New post-graduate opportunity In addition to the two-year MFA in Film, VCFA now offers a semester of post-graduate study for screenwriters and filmmakers. The postgraduate semester is for emerging filmmakers and screenwriters who want to explore new forms, gain creative insights, transform written work into a screenplay, or polish their scripts. Applicants must have earned a graduate degree in film or a related field and be able to present a body of work to the Admissions Committee. Learning is projectbased and focused on refining creative choices and exploring innovative story and form.


DAN SCHREKER was interviewed at (Animation World Network), the leading website for animation and visual effects news. Veteran visual effects supervisor for LOOK Effects, Dan discusses his company’s role in bringing to life the stunning graphics of Darren Aronofsky’s latest movie, Noah. Schrecker, who heads LOOK Effect’s New York office, has led the company’s work in its close relationships with directors such as Aronofsky and Wes Anderson (most recently on The Grand Budapest Hotel).


We’re happy to welcome visiting faculty member, ROBERT RAMSEY, a screenwriter living in Los Angeles. His feature film credits include Destiny Turns on the Radio (1995); Life (1999); Big Trouble (2002); Intolerable Cruelty (2003); Man of the House (2005); and Soul Men (2008). He was a Fellow at the Sundance Screenwriters Workshop in 1992. He received a Bachelor of Science in Journalism from Northwestern University in 1985, and has been a member of the WGA since 1988. He has taught screenwriting at USC School of Cinematic Arts since 2012.


TERRANCE NANCE was named one of 20 directors to watch by Manohla Dargis and A. O. Scott of The New York Times. The NY Times article included excerpts from an interview with Terrance and an original video called “How to Recall What I Already Knew.” A.O. Scott called Terrance’s featurelength movie An Oversimplification of Her Beauty “an impossible-to-describe blend of animation, memoir and essay film” with a voice both “arresting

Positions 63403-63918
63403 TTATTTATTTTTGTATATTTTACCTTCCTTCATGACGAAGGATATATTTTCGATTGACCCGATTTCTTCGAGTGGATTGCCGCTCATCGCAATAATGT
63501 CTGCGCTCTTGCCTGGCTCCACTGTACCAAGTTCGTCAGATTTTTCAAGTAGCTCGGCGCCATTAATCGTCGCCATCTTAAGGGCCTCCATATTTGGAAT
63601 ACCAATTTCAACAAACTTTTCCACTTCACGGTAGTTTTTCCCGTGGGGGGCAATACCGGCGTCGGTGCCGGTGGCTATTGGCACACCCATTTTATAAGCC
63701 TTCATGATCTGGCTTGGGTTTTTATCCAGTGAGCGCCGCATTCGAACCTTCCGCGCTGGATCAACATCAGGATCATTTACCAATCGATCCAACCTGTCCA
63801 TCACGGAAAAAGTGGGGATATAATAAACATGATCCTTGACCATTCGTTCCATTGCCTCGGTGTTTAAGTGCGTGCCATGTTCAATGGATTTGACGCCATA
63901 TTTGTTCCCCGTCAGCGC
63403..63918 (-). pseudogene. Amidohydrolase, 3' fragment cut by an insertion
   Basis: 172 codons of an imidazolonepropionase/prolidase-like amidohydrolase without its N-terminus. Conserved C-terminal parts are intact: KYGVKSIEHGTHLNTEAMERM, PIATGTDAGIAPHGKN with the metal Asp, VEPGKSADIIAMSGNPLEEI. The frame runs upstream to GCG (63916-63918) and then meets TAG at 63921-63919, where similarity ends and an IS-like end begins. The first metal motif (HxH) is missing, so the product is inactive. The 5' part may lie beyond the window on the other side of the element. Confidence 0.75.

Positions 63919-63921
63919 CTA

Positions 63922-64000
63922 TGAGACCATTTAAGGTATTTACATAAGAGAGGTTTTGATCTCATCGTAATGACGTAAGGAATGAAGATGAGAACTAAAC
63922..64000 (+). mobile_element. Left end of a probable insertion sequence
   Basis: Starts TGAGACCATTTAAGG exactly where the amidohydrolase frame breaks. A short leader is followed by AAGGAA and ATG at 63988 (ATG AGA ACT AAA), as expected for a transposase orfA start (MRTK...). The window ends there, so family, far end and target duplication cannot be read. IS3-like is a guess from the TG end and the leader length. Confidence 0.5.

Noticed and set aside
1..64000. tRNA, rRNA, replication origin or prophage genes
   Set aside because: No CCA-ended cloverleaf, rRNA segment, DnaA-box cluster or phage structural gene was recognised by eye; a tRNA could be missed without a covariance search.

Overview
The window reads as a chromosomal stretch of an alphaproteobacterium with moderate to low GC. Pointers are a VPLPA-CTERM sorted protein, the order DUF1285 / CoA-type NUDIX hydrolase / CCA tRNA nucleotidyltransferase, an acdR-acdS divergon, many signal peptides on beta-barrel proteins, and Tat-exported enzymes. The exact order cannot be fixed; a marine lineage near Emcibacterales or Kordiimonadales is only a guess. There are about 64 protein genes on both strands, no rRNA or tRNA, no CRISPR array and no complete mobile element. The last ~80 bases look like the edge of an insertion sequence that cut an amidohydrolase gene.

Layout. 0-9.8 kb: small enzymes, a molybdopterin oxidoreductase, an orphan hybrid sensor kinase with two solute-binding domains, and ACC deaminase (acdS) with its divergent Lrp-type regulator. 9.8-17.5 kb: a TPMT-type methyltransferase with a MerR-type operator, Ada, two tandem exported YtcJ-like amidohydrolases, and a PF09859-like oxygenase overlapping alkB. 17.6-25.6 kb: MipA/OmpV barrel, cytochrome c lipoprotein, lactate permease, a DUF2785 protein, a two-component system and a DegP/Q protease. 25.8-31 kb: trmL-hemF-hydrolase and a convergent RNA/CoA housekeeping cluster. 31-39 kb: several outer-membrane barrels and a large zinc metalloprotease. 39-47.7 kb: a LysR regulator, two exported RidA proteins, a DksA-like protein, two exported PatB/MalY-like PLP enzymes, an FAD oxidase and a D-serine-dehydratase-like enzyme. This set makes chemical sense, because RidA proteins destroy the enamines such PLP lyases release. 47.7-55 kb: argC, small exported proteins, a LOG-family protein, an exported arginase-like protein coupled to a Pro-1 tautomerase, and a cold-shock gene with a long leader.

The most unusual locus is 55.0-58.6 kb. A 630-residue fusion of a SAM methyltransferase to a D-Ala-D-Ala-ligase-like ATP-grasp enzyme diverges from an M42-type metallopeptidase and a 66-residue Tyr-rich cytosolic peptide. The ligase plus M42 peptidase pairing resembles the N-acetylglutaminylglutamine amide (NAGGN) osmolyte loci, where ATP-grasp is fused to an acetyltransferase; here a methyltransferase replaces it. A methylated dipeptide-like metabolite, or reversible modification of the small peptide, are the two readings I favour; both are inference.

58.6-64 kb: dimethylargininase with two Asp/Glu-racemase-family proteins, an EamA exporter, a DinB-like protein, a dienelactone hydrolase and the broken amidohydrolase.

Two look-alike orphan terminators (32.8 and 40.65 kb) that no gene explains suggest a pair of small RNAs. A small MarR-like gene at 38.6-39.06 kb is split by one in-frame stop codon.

and original.” He was awarded a 2014 John Simon Guggenheim Fellowship in the Creative Arts category in Film and Video.



faculty :: notes :: residency

graphic design Congratulations to our 2014 graduates The MFA In Graphic Design April 2014 Residency was a huge success! Students mounted two exhibits of their design work from the semester, at the Student Pin-up in Alumni Hall and the Thesis Visiting Exhibit in the College Hall Gallery. Designers attended the residency, giving public lectures, and conducting workshops with our students. Visitors included ANNE WEST, critic from RISD, LORENA HOWARD-SHERIDAN, type designer from Austin, TX, CAROLINE OH, lead designer for TKOH and instructor at Pratt, and faculty exchange guest critic, DR. DALIDA MARIA This October, we welcomed BENFIELD. guest designers CHRIS RO and YUNIM KIM, Seoul-based designers, and EDDIE OPARA from Pentagram, the New York based design firm.

Jessica Blank

Frossene King

Huntsville, TX

Corvalis, OR

Richard Dixon

Lesia Kuziw

Edenton, NC

Hoboken, NJ

Sonja Durr

Terrill Thomas

Reno, NV

Westminster, CA

Ryan Glen James

Matt White

Upland, IN

Fort Wayne, IN


The faculty